A FIVE SECTION ORMOLU AND CUT-GLASS SÛRTOUT DE TABLE CIRCA 1820, ATTRIBUTED TO KLINCKERFUSS AND MÜNCH

A FIVE SECTION ORMOLU AND CUT-GLASS SÛRTOUT DE TABLE CIRCA 1820, ATTRIBUTED TO KLINCKERFUSS AND MÜNCH

Of rectangular form with rounded ends, glazed plates and pierced sides decorated with diamond cut-crystal and ormolu medallions between anthemion flower holders, medallions and frieze finely cast in relief with paterae, the double gryphon feet below a breakfront frieze cast in relief with trophies, one of the sections with a label underneath explaining in hand written French how to handle the sûrtout.      

135 inches (343cm) long
27 3/4 inches (70.5cm) wide
5 3/4 inches (14.6cm) high

The Württemberg Court style was strongly influenced by the ‘goût Empire‘ which under Emperor Napoleon Bonaparte from circa 1800 onwards, became the official state style. The main inventors and major proponents of this style were the neoclassical French architect, interior decorator and designer Charles Percier (1764-1838) in close partnership with his friend Pierre François Léonard Fontaine (1762-1853). As most of the main artists and workshops were based in Paris many things for the Württemberg court were directly ordered there and usually only from the best producers such as Pierre-Philippe Thomire (1751 – 1843). Furthermore the Württemberg Court also employed its own artists who developed and promoted the local version of the Empire style; such as the German architect and painter Nikolaus Friedrich von Thouret (1767-1845), who was court (mainly interior) architect to King Friedrich I von Württemberg and Johannes Klinkerfuss who was court furniture maker to King Wilhelm. As the Württemberg Court of course also needed many special commissions it may be assumed that on various occasions the local artists produced designs which were then probably executed in Paris.

The elaborate use of the ormolu and cut crystal medallions can be found – although in a much more restrained fashion – on some Russian, German and French Empire chandeliers but seems to be unique for a sûrtout. This was probably made on special demand from the Württemberg court to match the other ormolu and crystal table decorations and therefore most likely attributable to Johann Klinckerfuss.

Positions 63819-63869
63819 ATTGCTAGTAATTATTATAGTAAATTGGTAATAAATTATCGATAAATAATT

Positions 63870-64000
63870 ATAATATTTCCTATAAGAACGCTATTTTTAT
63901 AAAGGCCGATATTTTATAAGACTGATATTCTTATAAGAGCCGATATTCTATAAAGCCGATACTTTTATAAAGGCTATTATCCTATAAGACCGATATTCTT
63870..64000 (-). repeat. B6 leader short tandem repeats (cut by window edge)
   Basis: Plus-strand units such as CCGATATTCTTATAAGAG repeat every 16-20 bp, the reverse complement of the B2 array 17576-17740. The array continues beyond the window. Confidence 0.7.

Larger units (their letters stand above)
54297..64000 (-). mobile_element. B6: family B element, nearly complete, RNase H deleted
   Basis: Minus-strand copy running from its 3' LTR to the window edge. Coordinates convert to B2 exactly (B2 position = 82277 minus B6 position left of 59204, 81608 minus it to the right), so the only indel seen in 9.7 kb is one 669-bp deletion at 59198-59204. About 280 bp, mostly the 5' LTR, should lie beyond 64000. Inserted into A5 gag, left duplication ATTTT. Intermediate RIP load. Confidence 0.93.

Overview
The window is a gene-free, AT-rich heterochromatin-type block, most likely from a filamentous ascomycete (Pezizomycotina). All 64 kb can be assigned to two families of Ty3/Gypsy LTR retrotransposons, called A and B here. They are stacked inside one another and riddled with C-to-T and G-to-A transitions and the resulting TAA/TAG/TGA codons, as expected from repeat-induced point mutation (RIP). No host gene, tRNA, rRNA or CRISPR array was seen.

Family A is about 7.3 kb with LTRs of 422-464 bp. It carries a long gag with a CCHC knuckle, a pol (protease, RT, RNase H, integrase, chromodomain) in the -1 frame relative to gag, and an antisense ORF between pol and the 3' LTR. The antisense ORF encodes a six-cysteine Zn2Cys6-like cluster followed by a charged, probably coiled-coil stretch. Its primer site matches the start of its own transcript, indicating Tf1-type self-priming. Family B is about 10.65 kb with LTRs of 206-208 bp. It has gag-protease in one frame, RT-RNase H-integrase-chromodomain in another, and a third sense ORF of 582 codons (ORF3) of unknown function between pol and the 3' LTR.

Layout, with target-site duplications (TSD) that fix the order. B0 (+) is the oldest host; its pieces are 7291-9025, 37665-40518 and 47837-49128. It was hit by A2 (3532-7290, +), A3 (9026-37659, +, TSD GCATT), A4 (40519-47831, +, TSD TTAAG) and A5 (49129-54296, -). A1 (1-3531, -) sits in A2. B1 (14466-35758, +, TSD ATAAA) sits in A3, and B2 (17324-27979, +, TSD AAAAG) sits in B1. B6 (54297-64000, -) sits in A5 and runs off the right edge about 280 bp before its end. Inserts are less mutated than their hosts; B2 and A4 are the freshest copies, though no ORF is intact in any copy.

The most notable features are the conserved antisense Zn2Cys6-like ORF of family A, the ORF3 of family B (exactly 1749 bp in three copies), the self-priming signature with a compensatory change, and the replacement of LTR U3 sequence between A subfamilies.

Johannes Klinkerfuss (1770 - 1831) was born outside of Frankfurt. He received his early training in cabinetmaking from his father Philippe (d.1798). In 1789 Klinkerfuss continued his education as an ébéniste when he went to work for the David Roentgen’s factory in Neuwied. David Roentgen (1743- 1807), a master ébéniste in the guild of Parisian cabinetmakers, served as the appointed cabinetmaker to Marie-Antoinette. Impressed with Klinkerfuss’ talents as both a cabinet-maker and furniture designer, Roentgen planned to install Klinkerfuss as the director of his forthcoming factory branch in St. Petersburg; however, the War of Coalitions in 1792 prevented the branch from opening. Roentgen introduced Klinkerfuss to Duchess Dorothee Sophie of Württemberg (1736-1798), who became a valued patron. The Duchess moved to Stuttgart in 1795 when her husband Duke Friedrich II Eugen became regent of Württemberg. In 1799 Klinkerfuss was appointed the royal Kabinettebenist and often collaborated with Casimir Münch, who was Hofciseleur at the Court of Stuttgart. In 1812 Klinkerfuss left his position at court to open his own manufactory in Stuttgart, yet he continued to design furniture for members of royal family until his death in 1831.

 

Price : On application